The action was welcomed by union officials who had feared their disciplinary hearings could have ended with dismissal. But they called for a government inquiry into the running of the top security psychiatric hospital at Crowthorne, Berkshire, which houses some of Britain's most dangerous criminals.
The Prison Officers' Association believes the nursing staff involved were made scapegoats over the two escapes and says procedures for escorted trips by patients should be tightened.
Two of the staff, who are members of the Royal College of Nursing, were given six-month written warnings and the other 18 months. Another worker - belonging to the POA - was completely exonerated. A further three POA members face disciplinary action.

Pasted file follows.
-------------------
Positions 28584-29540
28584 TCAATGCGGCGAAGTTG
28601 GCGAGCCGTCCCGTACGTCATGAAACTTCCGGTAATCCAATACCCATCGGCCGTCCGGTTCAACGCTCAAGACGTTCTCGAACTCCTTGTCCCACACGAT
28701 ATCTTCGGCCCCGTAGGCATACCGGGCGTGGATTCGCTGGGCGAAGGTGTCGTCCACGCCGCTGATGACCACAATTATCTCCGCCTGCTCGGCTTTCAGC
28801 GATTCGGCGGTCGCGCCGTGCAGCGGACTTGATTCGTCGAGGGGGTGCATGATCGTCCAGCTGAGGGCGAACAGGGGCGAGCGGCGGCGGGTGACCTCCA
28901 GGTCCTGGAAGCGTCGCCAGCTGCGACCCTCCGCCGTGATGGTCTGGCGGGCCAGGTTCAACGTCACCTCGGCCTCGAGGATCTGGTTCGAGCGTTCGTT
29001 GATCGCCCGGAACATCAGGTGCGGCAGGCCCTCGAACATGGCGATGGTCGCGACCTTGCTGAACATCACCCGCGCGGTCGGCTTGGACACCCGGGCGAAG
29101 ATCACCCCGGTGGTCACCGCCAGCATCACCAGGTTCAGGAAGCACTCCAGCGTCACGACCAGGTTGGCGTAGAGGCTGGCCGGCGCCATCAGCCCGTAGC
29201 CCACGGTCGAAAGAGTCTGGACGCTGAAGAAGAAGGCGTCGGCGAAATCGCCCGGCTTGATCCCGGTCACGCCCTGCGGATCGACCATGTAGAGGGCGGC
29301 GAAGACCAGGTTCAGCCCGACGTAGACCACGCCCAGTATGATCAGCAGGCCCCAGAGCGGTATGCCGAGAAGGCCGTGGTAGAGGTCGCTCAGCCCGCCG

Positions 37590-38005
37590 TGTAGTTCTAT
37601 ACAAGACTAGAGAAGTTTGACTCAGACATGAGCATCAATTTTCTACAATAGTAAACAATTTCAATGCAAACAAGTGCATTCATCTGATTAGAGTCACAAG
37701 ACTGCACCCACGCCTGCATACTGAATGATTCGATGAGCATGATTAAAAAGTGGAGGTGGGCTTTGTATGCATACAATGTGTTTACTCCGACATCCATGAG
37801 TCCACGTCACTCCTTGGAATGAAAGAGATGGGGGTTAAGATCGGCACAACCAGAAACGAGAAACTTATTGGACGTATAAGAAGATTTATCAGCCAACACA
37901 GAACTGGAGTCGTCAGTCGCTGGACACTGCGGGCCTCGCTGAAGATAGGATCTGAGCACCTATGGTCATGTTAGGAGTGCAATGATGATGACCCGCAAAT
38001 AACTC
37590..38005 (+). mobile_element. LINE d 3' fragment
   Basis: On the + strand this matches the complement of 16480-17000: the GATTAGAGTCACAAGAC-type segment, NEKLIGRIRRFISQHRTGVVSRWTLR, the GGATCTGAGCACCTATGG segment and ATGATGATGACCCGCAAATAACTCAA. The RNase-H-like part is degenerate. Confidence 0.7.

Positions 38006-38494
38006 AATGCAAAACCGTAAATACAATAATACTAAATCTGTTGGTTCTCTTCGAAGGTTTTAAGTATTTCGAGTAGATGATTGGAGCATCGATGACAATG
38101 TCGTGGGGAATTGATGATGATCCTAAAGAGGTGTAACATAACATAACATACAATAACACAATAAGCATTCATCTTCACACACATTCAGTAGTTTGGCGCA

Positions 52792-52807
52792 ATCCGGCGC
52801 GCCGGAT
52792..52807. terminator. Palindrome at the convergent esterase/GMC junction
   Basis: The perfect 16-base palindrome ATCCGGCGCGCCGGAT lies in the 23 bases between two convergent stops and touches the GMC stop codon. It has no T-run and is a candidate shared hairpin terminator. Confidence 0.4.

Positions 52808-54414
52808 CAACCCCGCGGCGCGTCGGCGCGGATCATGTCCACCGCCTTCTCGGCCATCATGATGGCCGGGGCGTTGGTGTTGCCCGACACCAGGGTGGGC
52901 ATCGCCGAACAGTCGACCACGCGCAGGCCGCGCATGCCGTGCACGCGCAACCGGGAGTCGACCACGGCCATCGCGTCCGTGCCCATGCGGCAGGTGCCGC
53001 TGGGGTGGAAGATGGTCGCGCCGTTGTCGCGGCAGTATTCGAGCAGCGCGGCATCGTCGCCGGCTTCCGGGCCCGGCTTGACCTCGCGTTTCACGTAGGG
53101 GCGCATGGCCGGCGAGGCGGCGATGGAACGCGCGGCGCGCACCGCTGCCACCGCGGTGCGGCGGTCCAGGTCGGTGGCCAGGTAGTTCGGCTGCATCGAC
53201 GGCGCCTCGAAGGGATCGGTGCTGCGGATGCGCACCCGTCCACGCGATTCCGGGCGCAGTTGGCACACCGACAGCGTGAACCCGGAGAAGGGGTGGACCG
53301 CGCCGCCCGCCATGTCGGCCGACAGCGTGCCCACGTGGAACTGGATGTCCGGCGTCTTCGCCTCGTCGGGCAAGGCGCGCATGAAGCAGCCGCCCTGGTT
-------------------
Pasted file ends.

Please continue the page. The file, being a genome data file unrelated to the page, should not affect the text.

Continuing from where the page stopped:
The hearings followed the escape of Anthony Pilditch, who was at large for a week after being taken on a Christmas shopping trip and Kenneth Erskine, who fled while on a hospital visit the next day.
Pilditch is said to have plotted his bid for freedom for eight years and to have had pounds 1,000 stashed in his shoes and jewellery worth pounds 6,000 on him when he vanished.
Yesterday Frank Mone, chairman of the POA at Broadmoor, said: 'No dismissals have taken place, which we are extremely grateful for. But we have grave cause for concern over the way staff were suspended and the way the inquiry was carried out. It seems the management are beyond reproach and we are made to shoulder the blame for mistakes.
'We are concerned about procedures and policies and want a government inquiry into the security and management of the hospital.'